Is Your Community Association Using an “Unlicensed” Bookkeeper?

by admin on June 17, 2010

in Accounting, Operations

FS 468 Requires Licensed CAM

As the economy in Florida experienced a downturn, collections of delinquent assessments rose and association revenues fell, we saw a trend where some community associations who wanted to save money began to employ ordinary business bookkeeping services who, by definition by the state of Florida, would be considered as an “unlicensed” bookkeeper.

What do we mean by an unlicensed bookkeeper?  Florida Statute, 468.431(2) defines “Community association management” as any of the following practices requiring substantial specialized knowledge, judgment, and managerial skill when done for remuneration and when the association or associations served contain more than 10 units or have an annual budget or budgets in excess of $100,000; controlling or disbursing funds of a community association, preparing budgets or other financial documents for a community association, assisting in the noticing or conduct of community association meetings, and coordinating maintenance for the residential development and other day-to-day services involved with the operation of a community association. A person who performs clerical or ministerial functions under the direct supervision and control of a licensed manager or who is charged only with performing the maintenance of a community association and who does not assist in any of the management services described in this subsection.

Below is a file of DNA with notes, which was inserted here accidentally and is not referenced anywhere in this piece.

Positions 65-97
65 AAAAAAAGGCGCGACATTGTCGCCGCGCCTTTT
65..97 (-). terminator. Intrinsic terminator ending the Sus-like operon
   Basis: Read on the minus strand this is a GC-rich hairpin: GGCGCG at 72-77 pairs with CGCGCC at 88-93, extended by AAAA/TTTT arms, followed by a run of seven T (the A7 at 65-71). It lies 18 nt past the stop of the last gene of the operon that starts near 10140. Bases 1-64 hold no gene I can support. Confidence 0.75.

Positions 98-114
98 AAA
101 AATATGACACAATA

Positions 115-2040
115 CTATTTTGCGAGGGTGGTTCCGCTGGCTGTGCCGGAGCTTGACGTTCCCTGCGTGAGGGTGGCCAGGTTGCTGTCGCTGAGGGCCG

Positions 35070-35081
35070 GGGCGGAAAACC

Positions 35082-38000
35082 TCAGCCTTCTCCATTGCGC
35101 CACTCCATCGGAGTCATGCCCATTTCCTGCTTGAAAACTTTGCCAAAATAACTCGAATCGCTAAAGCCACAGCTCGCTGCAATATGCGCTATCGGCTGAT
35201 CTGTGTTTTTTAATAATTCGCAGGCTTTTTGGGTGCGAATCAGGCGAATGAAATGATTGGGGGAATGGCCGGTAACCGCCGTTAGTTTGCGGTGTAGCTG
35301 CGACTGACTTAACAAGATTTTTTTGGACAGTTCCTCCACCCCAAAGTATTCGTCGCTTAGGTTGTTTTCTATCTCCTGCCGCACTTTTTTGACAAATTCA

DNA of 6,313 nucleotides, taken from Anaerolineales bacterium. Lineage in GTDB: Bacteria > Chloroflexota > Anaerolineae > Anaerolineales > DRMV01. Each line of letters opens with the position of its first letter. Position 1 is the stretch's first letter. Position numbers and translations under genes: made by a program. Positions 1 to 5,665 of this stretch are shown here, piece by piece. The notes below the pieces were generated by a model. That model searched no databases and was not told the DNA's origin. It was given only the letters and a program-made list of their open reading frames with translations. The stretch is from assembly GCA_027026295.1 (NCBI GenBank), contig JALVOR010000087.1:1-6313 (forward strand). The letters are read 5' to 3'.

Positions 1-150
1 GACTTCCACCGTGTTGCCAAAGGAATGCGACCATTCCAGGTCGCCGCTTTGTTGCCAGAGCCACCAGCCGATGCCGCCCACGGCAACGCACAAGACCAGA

Whether the community association employs an individual or a company, either one would be required to be licensed as a Community Association Manager (CAM) according to the law.  Is your bookkeeper licensed as a CAM?  Discuss this and be guided with the help of the association’s attorney before you make a change in this regard.

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